In his letter to Timothy, Paul describes his prior way of life when the grace and mercy of Jesus reached him. He was a persecutor of Christians, a blasphemer, in his words, the foremost of sinners. And yet, even he was reached and changed by the power of the gospel. Jesus came into the world for this very purpose, to save sinners. The purpose of the incarnation and resurrection of Jesus was to bring eternal glory to God through the salvation of sinners. No one is too far gone. No one is beyond the reach and power of the gospel.
Upon his triumphal entry into Jerusalem, Jesus is simultaneously celebrated and misunderstood. Many thought Jesus would come and overturn the Roman rule or shake up Judaism's leadership. But Jesus' coming to Jerusalem was for a far greater purpose. The incarnation and sacrifice of Christ was about to fulfill it's purpose, to bring glory to God through the redemption of sinners. Jesus came to Jerusalem to establish a new Kingdom by overthrowing sin and death.
Genesis is one story detailing God's creative work in forming the universe and his ongoing relationship with creation, most significantly, humanity. Genesis is not a collection of unrelated stories. Rather Genesis is composed of one grand meta-narrative detailing God's specific plan to glorify himself through humanity's redemption. As such, Genesis is timeless. Furthermore, most of the challenges and issues of our day are answered in Genesis. Thus, Genesis is exceptionally helpful in forging our worldview and our understanding of our purpose in God's story.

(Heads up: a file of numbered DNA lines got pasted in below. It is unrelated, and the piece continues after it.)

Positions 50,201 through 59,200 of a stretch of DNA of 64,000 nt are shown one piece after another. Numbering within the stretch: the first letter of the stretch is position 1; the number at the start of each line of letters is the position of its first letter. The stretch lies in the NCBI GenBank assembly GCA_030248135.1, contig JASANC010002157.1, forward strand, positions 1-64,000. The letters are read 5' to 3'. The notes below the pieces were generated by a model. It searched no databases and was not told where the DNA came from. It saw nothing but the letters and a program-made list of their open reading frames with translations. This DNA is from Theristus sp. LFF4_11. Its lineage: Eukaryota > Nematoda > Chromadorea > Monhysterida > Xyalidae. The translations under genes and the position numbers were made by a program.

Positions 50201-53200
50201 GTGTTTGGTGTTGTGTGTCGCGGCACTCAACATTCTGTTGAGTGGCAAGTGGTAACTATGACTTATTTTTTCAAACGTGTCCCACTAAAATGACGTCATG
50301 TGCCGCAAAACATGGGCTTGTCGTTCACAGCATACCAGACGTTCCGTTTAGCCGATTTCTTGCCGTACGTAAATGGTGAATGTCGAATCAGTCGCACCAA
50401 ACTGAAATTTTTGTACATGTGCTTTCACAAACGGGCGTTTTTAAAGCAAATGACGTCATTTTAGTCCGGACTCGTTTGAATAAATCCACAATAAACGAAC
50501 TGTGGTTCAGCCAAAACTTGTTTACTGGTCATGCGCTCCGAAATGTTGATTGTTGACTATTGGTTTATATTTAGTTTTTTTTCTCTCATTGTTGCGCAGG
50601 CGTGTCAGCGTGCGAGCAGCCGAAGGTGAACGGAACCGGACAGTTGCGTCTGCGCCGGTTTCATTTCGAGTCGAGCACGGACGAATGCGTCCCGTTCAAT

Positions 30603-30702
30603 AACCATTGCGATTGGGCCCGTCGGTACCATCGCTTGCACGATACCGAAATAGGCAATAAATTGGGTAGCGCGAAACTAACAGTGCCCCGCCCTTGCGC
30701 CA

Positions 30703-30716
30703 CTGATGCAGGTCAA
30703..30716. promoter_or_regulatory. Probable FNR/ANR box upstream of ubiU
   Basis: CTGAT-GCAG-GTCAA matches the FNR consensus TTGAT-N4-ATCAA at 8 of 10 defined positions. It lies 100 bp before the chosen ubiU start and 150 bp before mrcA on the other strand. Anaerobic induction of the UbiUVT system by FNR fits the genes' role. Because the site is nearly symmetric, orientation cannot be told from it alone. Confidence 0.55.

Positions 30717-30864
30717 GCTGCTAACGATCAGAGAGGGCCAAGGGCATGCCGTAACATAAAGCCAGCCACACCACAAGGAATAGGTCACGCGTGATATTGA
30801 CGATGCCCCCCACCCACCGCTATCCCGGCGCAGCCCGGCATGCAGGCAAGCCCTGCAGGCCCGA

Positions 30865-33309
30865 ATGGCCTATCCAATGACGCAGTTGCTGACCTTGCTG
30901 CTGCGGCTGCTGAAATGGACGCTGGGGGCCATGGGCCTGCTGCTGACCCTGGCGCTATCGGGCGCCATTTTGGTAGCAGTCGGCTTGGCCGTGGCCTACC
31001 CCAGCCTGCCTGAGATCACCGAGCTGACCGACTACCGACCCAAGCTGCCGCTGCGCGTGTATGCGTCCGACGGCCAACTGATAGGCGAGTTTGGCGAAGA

In the closing text of Genesis we see two very similar deaths both looking forward to fulfillments of God's promises to future generations. These narratives close the section of the patriarch's and leave Israel in Egypt - setting up the Exodus, Sinai and the Promised Land. While Genesis leaves us "in flight" within God's larger redemption of Israel it shows us the type of faith "not having received the things promised, but having seen them and greeted them from afar". Every generation of Christians, until Christ returns, will live and die in this same expectation of promise - which we can learn from these faithful men and trust based on the record of God's mighty deeds.